Lotus Elan: The Miata before Miatas

Back to the 1960’s.

The early 1960’s was a revolutionary decade for car culture. Many iconic cars we see on the streets today started life in the 60’s. The Ford Mustang, the Porsche 911, the Chevrolet Camaro, the Ford Falcon, and the list goes on…

America started producing what is known as the quintessential classic muscle car, Ferrari produced what is now the most expensive car ever sold at auction, Toyota created Japan’s first ever supercar, and Jaguar produced a car that would influence the manufacturer for decades ahead. The 1960’s was a decade of fierce motorsport rivalries and high horsepower legends; However, there were a few manufacturers that took a slightly different approach.

Iconic British firm Lotus, made a car that wasn’t like the rest, but would still make its way through time to become an icon of the 60’s. Launched in 1962, the Lotus Elan S1 had one objective. To be fun. Apply the same recipe 25 years later, and you have a Mazda MX-5 Miata. Dubbed “the perfect sports car of the 60’s”, this truly was the Miata before Miatas.

The Lotus Elan was extremely light. 688 kilograms to be precise. This was mostly due to the all-new fibreglass body and ‘backbone’ chassis which would prove to be very influential for the future of the brand, as Lotus used the same style of construction for the next 30 years. For the 60’s, this was was also loaded with rare luxury features including electric windows, an air conditioner & heater, and wooden trim!

With a front engine, rear-wheel drive setup, this car handled like a charm… It handled so well in fact that according to the designer of the McLaren F1, Gordon Murray, it handled even better than the F1.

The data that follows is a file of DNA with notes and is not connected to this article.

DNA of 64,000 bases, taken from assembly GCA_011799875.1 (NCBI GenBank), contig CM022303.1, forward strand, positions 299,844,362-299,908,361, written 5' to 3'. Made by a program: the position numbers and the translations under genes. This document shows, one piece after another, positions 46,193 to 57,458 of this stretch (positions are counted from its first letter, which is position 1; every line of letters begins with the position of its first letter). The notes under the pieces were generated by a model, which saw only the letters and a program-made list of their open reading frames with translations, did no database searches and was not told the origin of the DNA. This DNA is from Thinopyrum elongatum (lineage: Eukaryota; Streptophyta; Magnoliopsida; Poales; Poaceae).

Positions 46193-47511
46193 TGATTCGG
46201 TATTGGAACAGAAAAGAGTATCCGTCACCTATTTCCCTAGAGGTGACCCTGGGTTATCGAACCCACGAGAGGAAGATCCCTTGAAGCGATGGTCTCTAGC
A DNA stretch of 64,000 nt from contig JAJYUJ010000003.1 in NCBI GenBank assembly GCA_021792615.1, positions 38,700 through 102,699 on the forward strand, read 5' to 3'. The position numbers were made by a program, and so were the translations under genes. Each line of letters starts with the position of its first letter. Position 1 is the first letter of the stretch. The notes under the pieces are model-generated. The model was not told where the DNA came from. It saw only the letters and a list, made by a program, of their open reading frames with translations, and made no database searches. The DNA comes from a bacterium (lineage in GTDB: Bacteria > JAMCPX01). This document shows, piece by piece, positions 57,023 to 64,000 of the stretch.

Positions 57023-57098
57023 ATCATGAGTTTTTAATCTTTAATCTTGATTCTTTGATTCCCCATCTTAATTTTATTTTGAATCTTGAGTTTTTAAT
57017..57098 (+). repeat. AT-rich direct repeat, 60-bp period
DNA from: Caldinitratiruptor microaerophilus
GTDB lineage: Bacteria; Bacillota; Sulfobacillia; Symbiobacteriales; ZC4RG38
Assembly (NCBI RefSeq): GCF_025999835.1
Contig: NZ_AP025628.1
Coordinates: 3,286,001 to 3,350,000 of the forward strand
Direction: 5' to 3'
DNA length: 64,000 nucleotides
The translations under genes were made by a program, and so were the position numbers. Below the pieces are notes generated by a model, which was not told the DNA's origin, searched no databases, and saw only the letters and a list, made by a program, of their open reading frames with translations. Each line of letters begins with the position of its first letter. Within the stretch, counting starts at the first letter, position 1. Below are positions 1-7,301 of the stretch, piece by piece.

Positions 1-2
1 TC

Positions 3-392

So what made this little two seater convertible one of the best handling sports cars of all time? The low balanced engine performance and F1 developed soft anti-dive suspension all played a vital role. The new construction meant chassis stiffness was much higher than that of other convertible sports cars, and kept weight down. The Lotus Elan was also one of the first cars ever to be fitted disk brakes for all four wheels, meaning braking before corners required much less effort. All in all, the Lotus Elan had everything perfect down to the weight of the steering.

The Lotus Dual-Cam 1.6 litre inline-4 provided a good amount of power back in its time too. Although this car was never made to go fast in a straight line, it still performed very well for its time. The 0-100km/h figure for a 1967 Coupé has been measured at 7.9 seconds, reaching a top speed of 190km/h (which is already pretty quick for the 60’s), but in 1973, Lotus debuted the ‘Elan Sprint’, an enhanced version of the already quick and nimble car, and it measured a very quick 0-100km/h time of just 6.6 seconds!

The Elan ended production in 1973, and the Elan +2 in 1975, making a total production line of 17,000.

A new Lotus Elan was released around in 1989, called the M100, and around $55 million dollars was put into developing this car, making it the most costly car Lotus had ever developed. Whilst still being front engined, this time they chose a front-wheel drive layout. The top model was equipped with a 1.6 Litre turbocharged Isuzu engine with 121kW which meant a 0-100km/h acceleration figure of 6.5 seconds, and a tested top speed of 220km/h. Although being a great front-wheel drive handler, the M100 Elan wasn’t as much of a success as the original, and after six years and around 4,600 units sold, the car ended production. It wasn’t forgotten though, as development progress was sold to Kia, where it was reborn for Kia’s own domestic market as the Kia Elan for four years until 1999. We digress.

The 1960’s Lotus Elan was an incredible car in pretty much every category. It was fast, good looking, had a beautiful interior, and is arguably the best handling sports car ever made. A man who designed the driving dynamics of one of historys greatest hypercars stated that he could not replicate the handling characteristics of the Lotus Elan, and to that we state… Well what more needs to be said?

AutoNews Australia

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